So much for keeping a low profile!
In a truly neat trick, Harry Potter
creator J.K. Rowling
has published a crime novel called The Cuckoo's Calling
under the pseudonym Robert Galbraith – and she's kept it a secret from the world until now.
Acting on a tip, The Sunday Times of London
unmasked Rowling as the author of the critically acclaimed detective debut, which was released in April.
It seems that Rowling had a bit of fun crafting an author profile for Galbraith, who is described on Little, Brown and Company's website
as a former member of the Special Investigative Branch of the Royal Military Police who "left the military in 2003 and has been working since then in the civilian security industry."
"The idea for Cormoran Strike" – the book's protagonist – "grew directly out of his own experiences and those of his military friends who returned to the civilian world," the description went on.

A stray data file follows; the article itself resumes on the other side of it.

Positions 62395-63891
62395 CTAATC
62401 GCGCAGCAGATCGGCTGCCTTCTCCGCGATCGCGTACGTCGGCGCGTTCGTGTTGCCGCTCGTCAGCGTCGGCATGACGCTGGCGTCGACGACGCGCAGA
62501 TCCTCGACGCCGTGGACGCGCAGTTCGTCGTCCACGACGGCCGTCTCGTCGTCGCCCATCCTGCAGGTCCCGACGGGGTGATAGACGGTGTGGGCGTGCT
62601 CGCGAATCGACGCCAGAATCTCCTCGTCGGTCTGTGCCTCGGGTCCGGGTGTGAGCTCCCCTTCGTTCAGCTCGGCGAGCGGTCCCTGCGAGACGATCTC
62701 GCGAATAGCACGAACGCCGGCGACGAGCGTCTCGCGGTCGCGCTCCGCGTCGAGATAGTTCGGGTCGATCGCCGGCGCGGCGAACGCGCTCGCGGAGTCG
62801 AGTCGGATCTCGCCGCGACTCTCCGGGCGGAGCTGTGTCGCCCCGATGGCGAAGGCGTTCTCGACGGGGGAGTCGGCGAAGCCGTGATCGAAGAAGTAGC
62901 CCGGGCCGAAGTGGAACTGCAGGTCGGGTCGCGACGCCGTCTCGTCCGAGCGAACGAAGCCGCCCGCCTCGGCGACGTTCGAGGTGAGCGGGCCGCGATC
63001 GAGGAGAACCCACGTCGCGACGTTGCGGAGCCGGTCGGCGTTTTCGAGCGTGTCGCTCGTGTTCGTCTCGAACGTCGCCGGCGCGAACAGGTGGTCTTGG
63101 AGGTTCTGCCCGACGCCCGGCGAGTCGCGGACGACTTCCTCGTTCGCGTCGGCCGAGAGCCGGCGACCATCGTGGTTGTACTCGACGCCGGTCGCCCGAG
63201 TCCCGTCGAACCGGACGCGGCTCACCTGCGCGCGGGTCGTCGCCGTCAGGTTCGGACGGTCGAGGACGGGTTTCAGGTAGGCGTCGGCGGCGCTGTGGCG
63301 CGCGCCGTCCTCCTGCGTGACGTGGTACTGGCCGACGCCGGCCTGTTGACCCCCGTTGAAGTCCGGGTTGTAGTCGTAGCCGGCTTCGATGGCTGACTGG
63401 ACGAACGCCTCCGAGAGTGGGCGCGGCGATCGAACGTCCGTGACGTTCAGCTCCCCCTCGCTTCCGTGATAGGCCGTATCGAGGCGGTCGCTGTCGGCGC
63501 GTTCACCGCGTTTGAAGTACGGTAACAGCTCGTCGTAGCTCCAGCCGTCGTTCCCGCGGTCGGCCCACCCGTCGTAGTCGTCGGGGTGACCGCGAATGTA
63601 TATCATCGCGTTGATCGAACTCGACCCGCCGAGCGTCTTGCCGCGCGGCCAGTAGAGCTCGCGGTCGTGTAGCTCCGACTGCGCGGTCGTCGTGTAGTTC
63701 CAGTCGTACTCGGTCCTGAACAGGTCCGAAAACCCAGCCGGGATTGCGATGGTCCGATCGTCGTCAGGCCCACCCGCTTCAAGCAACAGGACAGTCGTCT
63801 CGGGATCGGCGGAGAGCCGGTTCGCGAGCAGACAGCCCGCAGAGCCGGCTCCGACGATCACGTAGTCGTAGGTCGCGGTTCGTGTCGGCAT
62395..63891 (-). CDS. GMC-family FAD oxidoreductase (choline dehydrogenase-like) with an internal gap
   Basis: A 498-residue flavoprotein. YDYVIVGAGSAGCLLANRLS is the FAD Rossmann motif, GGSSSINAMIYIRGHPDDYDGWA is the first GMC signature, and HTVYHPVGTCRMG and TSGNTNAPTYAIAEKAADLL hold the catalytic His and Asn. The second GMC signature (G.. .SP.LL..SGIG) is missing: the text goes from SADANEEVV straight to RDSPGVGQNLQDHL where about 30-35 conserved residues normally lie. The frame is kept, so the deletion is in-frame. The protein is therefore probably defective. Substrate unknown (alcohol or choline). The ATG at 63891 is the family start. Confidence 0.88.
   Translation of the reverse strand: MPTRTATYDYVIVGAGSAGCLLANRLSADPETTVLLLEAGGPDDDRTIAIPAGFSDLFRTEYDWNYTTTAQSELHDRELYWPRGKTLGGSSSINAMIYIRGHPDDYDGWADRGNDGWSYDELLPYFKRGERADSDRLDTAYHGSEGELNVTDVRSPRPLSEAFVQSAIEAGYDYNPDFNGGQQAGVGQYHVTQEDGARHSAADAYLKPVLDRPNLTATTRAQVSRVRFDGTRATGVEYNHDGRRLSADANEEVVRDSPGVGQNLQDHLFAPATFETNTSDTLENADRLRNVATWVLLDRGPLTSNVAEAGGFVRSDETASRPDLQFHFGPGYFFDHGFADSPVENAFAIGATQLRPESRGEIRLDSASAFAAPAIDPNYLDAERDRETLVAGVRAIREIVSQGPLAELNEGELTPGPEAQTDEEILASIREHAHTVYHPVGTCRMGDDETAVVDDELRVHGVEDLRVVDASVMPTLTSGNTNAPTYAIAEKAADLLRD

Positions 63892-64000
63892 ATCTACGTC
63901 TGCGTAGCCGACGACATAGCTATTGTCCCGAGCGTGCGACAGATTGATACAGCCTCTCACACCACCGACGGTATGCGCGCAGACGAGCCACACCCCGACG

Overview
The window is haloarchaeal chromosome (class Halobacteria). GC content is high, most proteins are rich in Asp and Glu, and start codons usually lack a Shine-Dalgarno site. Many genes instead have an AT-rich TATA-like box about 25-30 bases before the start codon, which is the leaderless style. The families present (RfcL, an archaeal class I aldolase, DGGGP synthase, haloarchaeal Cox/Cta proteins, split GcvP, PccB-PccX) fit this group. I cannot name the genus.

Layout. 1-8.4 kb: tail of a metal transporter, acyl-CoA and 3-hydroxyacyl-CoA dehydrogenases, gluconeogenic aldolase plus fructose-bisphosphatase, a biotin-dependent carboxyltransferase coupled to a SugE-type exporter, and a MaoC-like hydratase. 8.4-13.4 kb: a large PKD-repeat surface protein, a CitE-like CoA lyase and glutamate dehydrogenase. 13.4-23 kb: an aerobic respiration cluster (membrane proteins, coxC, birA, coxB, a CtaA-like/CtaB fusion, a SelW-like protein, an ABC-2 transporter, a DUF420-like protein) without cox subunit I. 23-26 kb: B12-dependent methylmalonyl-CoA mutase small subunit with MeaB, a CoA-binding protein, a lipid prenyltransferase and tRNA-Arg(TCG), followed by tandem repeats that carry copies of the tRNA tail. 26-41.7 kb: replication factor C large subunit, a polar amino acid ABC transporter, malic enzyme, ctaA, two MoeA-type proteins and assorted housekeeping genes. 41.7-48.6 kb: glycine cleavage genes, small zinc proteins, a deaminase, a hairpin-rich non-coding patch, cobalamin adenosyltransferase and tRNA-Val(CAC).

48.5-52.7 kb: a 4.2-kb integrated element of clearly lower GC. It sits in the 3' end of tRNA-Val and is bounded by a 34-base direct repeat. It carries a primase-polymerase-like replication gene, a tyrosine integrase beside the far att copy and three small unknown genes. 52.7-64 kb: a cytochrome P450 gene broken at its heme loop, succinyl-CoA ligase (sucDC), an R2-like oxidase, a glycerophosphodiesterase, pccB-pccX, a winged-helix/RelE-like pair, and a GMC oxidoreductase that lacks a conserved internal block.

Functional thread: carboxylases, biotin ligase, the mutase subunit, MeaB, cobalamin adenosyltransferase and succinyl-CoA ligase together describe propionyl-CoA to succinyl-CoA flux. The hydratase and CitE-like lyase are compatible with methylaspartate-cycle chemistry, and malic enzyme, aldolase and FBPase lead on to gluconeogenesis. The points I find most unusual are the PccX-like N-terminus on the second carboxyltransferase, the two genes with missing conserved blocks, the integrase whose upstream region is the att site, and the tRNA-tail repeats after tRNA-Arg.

Over the weekend Rowling confessed, lamenting the loss of her short but sweet anonymity as the book's author.
"I had hoped to keep this secret a little longer, because being Robert Galbraith has been such a liberating experience," she said it a statement. "It has been wonderful to publish without hype or expectation, and pure pleasure to get feedback under a different name."
And the feedback has been terrific.
Despite low sales – as of the Times story's release the book had only 1,500 copies in the U.K. – the novel received several positive reviews, including one from Publisher's Weekly, which praised Galbraith for combining "a complex and compelling sleuth and an equally well-formed and unlikely assistant with a baffling crime in his stellar debut."
Unsurprisingly, since Rowling was outed as the author, sales have skyrocketed: as of today, hardcover copies were "temporarily out of stock" on the websites for Barnes & Noble
in both the U.S. and the U.K.
And fans of her latest effort have more to look forward to.
In her statement, Rowling – who released her first novel for adults, The Casual Vacancy
to mixed reviews – assured fans, "Robert fully intends to keep writing the series, although he will probably continue to turn down personal appearances."